How do I deal with the conflicts in raising children?

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Answered by: Stacey, An Expert in the Home and Family Category
As a mother of five children from ages one to fifteen, I have experienced almost every kind of situation imaginable. My first experience as a parent was over ten years ago when I married a man that had a two year old daughter. It wasn't until a year later that I became a parent myself. That is when I first realized that there are conflicts in raising children. These conflicts come from almost everywhere: the other parent, children arguing, discipline, differences in personality, and even learning. Of course those aren't all.



When raising children, we are faced with dilemmas on a daily basis. One of the most common is discipline. Every situation is different and requires different consequences. They to resolving this is to set standards. Let your children know what the repercussions are for every action. Keeping it in view of all members of the household, refer to it when children misbehave so that it is understood what the discipline is. Always be consistent, even with other children.

Another area where conflicts often arrive is dealing with the other parent. Whether you share a child or one of you is a step-parent, conflicts in raising children will always be there. These conflicts could arise in discipline, parenting, morals, values or even learning. It is important to discuss these issues with the other parent privately. This allows each opinion to be voiced and a chance to get on the same page. One valuable lesson that I have learned over the years is to never belittle the other parent in front of the children EVER. This creates questions in the child's mind on the authority of the parents. If one parent questions the actions of the other in front of the child, the child will also question the actions of the parent. Monkey see. Monkey do.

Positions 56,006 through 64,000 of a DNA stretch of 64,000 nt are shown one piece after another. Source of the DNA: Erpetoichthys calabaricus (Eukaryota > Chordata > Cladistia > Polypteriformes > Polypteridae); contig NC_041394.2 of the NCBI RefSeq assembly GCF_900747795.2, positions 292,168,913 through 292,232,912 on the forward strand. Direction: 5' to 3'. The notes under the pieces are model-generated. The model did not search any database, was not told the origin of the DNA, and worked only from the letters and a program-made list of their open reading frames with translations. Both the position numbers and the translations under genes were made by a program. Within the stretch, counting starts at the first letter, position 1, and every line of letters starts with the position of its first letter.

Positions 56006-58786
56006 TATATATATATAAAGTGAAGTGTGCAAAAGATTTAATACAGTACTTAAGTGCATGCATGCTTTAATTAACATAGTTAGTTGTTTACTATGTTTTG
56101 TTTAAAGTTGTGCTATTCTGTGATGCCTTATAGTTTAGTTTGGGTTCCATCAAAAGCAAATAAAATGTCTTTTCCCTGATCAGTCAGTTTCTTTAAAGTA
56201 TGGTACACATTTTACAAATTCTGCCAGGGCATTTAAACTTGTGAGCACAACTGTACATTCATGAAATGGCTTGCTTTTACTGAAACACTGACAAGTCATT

Another conflict that I faced as a step-parent is dealing with the absent parent. This is been the subject of many disagreements on more than one occasion. The thing to remember is who the responsibility lies on. It was in fact the birth parents that brought the child into the world thus it is the responsibility only of the birth parents to see that the child has what they need. I always voiced my opinions but it was just that--an opinion. I had no final say in any matter. Whether I like it or not, there was always another mother and no matter how I saw her, I realized that she was loved by her children. I had to learn the hard way never to talk down about the absent parent in front of the children.

These are just a few of the conflicts we face in raising our children. There are many more that have turned up or will turn up in the future. The best way to deal with a conflict is to think anything through before acting on it. You have to always remember there is another parent and their opinion does matter.

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